Filipino vice president running for president to face dictator’s son



MANILA, Philippines (AP) – Philippine Vice President Leni Robredo on Thursday announced that she would run in next year’s presidential election in a long-awaited move that would bring the liberal lawyer into a potentially deadly confrontation with the son of the late dictator Ferdinand Marcos.

Opposition leader Robredo has joined a growing list of contenders for the May 9 election after talks failed to unite the main candidates behind a single candidate who would go against the one President Rodrigo Duterte and his party in power will approve for the increasingly crowded race.

Robredo said earlier that she could decide to run if ex-Senator Ferdinand “Bongbong” Marcos Jr., whom she narrowly beat in the 2016 vice-presidential race, ran for the presidency. He signed up to do it on Wednesday.

The president and vice-president are elected separately in the Philippines, and Robredo and Duterte have had a sour bond for years. She denounced her brutal crackdown on illegal drugs which has left thousands of mostly poor suspects dead and is the subject of an investigation by the International Criminal Court.

She also hit on Marcos Jr.’s refusal to apologize and express remorse for the thousands of human rights victims under his father’s dictatorial rule from 1972 to 1981.

A former lawmaker and social activist who fought for human rights and good governance, Robredo supported the protests of “popular power” which resulted in the ousting of Marcos and became a harbinger of changes in authoritarian regimes around the world.

“We must free ourselves from the current situation. I will fight, we will fight, ”Robredo said at a televised press conference where she announced her candidacy but admitted she was facing a tough climb. “They have the money, the machines, an entire structure that can broadcast any story they want to project.”

“But no noise can bury the truth,” she said during her remarks, her supporters repeatedly chanting her name.

Robredo, 56, is the latest key politician to declare his intention to succeed Duterte, whose six-year term, one of the most tumultuous and controversial in recent Philippine history, ends in June of the next year. The ailing leader, known for his brash rhetoric and expletive outbursts, originally planned to run for vice-president of the PDP-Laban party he leads, but stepped down on Saturday after his popularity ratings worsened. dropped and prompted him to announce his retirement from politics.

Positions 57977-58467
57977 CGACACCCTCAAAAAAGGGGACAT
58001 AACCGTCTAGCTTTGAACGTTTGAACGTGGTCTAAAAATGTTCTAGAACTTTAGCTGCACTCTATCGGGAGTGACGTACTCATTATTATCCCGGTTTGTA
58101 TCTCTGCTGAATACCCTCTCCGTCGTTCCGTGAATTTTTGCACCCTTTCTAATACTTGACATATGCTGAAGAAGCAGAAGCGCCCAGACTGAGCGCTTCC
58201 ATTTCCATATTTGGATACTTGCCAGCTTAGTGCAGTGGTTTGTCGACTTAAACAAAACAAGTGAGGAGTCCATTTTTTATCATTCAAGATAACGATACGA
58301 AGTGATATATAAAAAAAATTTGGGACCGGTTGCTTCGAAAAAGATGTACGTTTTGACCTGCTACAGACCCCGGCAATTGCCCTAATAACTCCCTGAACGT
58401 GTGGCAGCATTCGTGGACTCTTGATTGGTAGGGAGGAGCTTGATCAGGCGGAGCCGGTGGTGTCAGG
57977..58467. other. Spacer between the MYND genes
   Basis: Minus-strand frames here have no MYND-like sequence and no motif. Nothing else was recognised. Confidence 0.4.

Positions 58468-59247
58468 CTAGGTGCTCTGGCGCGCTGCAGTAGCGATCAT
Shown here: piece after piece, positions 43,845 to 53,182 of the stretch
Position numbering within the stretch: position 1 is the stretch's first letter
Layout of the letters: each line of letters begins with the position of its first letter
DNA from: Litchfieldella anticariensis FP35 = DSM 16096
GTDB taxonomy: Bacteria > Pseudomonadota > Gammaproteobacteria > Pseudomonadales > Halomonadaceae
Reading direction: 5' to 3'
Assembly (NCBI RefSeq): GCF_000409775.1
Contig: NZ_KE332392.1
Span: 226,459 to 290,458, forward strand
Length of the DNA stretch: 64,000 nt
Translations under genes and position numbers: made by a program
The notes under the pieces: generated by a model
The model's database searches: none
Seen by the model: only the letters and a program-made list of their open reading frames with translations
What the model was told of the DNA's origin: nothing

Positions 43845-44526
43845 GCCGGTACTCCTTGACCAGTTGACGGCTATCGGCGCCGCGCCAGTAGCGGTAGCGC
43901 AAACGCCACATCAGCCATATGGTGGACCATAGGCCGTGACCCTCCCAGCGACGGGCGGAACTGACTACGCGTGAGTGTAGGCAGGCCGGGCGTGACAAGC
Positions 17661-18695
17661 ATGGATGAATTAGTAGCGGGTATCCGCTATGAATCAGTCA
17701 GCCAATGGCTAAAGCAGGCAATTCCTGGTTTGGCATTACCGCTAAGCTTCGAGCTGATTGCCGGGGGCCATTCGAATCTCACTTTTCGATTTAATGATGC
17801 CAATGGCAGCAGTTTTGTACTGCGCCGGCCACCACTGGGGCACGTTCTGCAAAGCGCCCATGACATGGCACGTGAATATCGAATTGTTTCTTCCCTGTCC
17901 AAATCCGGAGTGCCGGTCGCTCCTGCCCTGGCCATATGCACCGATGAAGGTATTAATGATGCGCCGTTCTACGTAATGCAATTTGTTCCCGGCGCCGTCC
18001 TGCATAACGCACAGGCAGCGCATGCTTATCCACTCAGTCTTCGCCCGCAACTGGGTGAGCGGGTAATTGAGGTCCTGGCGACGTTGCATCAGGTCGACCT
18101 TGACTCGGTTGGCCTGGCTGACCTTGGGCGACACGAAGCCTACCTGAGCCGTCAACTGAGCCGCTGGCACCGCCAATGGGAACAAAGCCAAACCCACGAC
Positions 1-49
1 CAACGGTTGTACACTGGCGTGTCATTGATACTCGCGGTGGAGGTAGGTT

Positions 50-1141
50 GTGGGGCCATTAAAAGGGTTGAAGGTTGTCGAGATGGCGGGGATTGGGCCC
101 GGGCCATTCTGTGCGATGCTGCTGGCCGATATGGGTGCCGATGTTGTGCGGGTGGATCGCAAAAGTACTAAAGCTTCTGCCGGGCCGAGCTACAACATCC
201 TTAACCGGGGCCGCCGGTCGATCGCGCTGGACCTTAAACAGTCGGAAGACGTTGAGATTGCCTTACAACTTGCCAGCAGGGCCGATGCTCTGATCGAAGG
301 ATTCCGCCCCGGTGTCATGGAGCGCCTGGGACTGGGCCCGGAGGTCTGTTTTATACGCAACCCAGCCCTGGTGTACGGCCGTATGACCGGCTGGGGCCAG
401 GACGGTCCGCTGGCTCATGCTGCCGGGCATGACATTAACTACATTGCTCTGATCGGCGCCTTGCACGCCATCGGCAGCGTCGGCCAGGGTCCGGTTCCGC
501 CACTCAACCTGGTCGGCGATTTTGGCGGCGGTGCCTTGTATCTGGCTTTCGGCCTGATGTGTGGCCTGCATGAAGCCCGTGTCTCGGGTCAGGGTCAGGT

Marcos Jr.’s candidacy immediately sparked a protest from activists who angrily recalled the widespread human rights atrocities that marked the era of martial law under his father. As he applied, more than 100 left-wing activists vowed to campaign against Marcos Jr. and burned the effigies of his father and Duterte, a Marcos ally.

Marcos Jr. said on Wednesday he was ready to face Robredo in the election and the other candidates.

Elder Marcos died in exile in Hawaii three years after his ouster without admitting any wrongdoing, including accusations that he and his family raised between $ 5 billion and $ 10 billion while in power.

A Hawaii court found Marcos responsible for human rights violations in 1995 and awarded him $ 2 billion from his estate to compensate more than 9,000 Filipinos who sued him for torture, incarceration, extrajudicial killings and disappearances.

Imelda Marcos and her children were allowed to return to the Philippines in 1991 and have since made a political comeback, winning congressional seats and powerful provincial posts and laying the groundwork for a return to the presidential palace and the highest post that ‘they thought they had been robbed. of them.


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